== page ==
Add links to Hatch pages
We can make anything a link. Photos, buttons, text, videos, gifs–you name it… they’re all linkable! Any of these assets can act as buttons. Using the links feature, we can transfer our viewers to other sites or even other pages of our project. In this tutorial, we’ll learn how to add links to Hatch pages and tap into advanced features.
Linked content on the web is ubiquitous. Imagine if the internet didn’t have buttons that sent us to different spots on the web or even different spots on the site. Surfing the web would be so difficult.
That’s why we have buttons! They’re the most obvious examples of how to use links. On Hatch, there are tons of pre-designed buttons. From interactive buttons to animated buttons, Hatch has endless possibilities for button customization. Many of them are available under a kit called “Button Styles”. Learn how to access kits in this tutorial.
In addition to buttons, we can also make any piece of content act like a button by making it a link. Want the photos above buttons to also send people to other pages? Easy. Want GIFs to act like little surprise easter eggs around a page? All that is possible with this one convenient feature.
We can also use the “Button Styles” kit as a source of inspiration for making our own buttons! If we’re looking to design from scratch– feel free to take a pre-configured button and change its settings in the inspector. For help on how to use the inspector, check out the inspector tour.
Different types of links
A link can be internal to our site, where it sends viewers to another page in our project. We probably see internal links on daily. Navigation bars are just a list of internally linked content, used to help people navigate the website they’re on.
A link can also be external to our site, where it sends our viewers another website on the internet. Different uses for this could be social media icons that link to our profiles on those websites. Alternatively, they could be sending our viewers to videos on youtube. Though if we’re sending a link to a YouTube or SoundCloud, feel free to use the embed feature.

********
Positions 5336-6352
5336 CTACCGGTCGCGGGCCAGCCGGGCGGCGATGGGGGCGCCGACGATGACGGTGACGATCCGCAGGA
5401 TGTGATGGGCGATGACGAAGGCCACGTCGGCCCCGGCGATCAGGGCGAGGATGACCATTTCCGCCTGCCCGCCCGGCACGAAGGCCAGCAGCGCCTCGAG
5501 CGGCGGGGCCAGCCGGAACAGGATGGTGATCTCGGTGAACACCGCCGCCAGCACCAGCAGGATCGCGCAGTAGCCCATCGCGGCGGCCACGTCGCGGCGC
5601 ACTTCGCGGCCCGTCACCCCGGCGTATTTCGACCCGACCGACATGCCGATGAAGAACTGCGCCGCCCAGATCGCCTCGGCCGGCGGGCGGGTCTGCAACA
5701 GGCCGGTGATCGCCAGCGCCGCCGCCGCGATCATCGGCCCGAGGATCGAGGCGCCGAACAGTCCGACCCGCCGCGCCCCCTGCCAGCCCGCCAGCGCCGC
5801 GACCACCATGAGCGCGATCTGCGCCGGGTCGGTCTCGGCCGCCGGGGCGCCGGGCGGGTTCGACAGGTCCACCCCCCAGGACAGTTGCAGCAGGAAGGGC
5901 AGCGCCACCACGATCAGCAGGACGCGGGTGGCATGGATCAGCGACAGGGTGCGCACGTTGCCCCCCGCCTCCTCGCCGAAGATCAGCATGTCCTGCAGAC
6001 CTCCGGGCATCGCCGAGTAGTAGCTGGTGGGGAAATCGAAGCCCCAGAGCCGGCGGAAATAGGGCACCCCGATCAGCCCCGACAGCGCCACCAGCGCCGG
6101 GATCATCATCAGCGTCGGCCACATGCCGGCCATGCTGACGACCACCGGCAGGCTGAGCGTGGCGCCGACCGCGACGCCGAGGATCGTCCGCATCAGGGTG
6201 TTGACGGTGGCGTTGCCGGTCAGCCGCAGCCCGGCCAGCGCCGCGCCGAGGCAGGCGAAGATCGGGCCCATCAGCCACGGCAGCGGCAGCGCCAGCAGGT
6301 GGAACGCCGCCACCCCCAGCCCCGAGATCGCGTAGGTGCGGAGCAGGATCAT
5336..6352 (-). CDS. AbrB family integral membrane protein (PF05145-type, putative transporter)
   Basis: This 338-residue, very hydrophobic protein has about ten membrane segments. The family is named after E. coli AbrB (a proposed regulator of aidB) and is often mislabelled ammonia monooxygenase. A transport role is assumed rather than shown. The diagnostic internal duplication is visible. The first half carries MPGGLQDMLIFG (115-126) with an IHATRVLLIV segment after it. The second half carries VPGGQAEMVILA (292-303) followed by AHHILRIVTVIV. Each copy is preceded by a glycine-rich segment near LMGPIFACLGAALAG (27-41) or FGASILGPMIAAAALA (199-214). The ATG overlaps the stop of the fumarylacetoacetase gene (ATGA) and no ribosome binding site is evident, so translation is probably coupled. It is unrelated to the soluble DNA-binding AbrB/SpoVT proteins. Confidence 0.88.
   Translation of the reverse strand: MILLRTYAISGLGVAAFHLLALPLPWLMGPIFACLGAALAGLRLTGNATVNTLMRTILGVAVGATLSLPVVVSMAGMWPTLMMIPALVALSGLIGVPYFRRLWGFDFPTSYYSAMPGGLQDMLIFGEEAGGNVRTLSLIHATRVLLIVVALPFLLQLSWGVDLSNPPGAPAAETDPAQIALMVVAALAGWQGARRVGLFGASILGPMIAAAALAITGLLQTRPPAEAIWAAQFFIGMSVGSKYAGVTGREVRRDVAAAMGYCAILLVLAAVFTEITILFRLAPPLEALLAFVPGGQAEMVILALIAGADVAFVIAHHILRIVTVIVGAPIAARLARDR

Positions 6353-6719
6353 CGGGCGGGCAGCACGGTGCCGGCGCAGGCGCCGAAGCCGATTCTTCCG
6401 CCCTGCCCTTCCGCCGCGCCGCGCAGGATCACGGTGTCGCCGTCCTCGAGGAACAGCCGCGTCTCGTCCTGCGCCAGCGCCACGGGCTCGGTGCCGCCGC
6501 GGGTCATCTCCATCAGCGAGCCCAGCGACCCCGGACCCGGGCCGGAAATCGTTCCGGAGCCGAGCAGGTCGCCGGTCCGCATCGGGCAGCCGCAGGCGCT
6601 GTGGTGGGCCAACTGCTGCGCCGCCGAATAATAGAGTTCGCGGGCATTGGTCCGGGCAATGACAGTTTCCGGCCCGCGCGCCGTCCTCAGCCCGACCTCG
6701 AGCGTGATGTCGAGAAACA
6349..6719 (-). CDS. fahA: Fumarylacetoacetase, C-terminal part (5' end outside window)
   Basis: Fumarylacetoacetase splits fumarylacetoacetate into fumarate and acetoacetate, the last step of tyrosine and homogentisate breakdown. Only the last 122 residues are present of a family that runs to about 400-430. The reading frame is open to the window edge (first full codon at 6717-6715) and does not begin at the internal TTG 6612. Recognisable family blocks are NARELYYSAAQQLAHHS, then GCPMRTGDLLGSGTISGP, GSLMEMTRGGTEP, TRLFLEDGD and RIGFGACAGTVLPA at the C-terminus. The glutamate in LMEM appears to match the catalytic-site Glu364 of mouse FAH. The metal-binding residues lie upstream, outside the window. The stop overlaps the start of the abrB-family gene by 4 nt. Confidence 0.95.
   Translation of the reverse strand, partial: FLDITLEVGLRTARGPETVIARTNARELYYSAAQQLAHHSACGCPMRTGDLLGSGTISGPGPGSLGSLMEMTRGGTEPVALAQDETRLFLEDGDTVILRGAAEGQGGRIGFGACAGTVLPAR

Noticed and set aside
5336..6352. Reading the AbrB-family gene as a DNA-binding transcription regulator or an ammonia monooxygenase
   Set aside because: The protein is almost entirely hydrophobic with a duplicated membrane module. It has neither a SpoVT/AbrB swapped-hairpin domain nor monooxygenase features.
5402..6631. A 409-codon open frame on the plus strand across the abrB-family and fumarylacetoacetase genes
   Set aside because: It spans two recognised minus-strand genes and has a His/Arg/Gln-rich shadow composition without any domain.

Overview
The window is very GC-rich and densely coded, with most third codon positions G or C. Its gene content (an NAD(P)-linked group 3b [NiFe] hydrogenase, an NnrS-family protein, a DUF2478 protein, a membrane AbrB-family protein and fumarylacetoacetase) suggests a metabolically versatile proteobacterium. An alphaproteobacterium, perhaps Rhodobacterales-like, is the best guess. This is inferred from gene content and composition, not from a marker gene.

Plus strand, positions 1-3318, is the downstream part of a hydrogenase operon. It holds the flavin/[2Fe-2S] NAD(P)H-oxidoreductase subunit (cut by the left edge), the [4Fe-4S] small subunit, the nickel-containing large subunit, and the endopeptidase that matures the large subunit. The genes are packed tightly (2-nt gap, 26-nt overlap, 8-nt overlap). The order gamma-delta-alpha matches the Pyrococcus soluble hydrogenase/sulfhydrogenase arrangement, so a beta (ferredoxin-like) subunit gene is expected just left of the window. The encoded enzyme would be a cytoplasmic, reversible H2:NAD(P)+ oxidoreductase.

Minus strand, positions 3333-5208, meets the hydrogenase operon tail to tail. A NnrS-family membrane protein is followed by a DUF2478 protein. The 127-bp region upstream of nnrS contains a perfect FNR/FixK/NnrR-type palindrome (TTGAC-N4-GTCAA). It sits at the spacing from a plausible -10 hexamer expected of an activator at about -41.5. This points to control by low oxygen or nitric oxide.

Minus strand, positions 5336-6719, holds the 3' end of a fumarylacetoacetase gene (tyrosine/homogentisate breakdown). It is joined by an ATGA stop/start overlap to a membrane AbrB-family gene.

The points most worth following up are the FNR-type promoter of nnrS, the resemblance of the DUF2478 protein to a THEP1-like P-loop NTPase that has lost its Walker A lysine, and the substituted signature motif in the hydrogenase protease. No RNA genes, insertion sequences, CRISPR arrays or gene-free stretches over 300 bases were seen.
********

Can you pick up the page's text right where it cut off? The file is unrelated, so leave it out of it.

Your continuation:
Most creatives know the importance of a link-in-bio or links page. There are so many social media platforms and creator web spaces. With profiles and spaces scattered throughout the web, a links page is like a miniature homepage that links out to our profiles and work existing in the digital world. It usually is a precursor to a portfolio website or exists in addition to it. Many creatives, musicians, brands, and others use links pages for the bios of their social media accounts.
Below left is an example of a Hatch template anyone can use to create an elevated links page. These templates are already much more fun links page than the boring ones we’re all so tired of seeing. Conventional links pages will never be as cool as the ones we get to personalize. A template can be a convenient way to use our creative tool. It can also be a great starting point for our creative ideas to flourish. Check out more templates here.
Cool ways to use links to make unique web experiences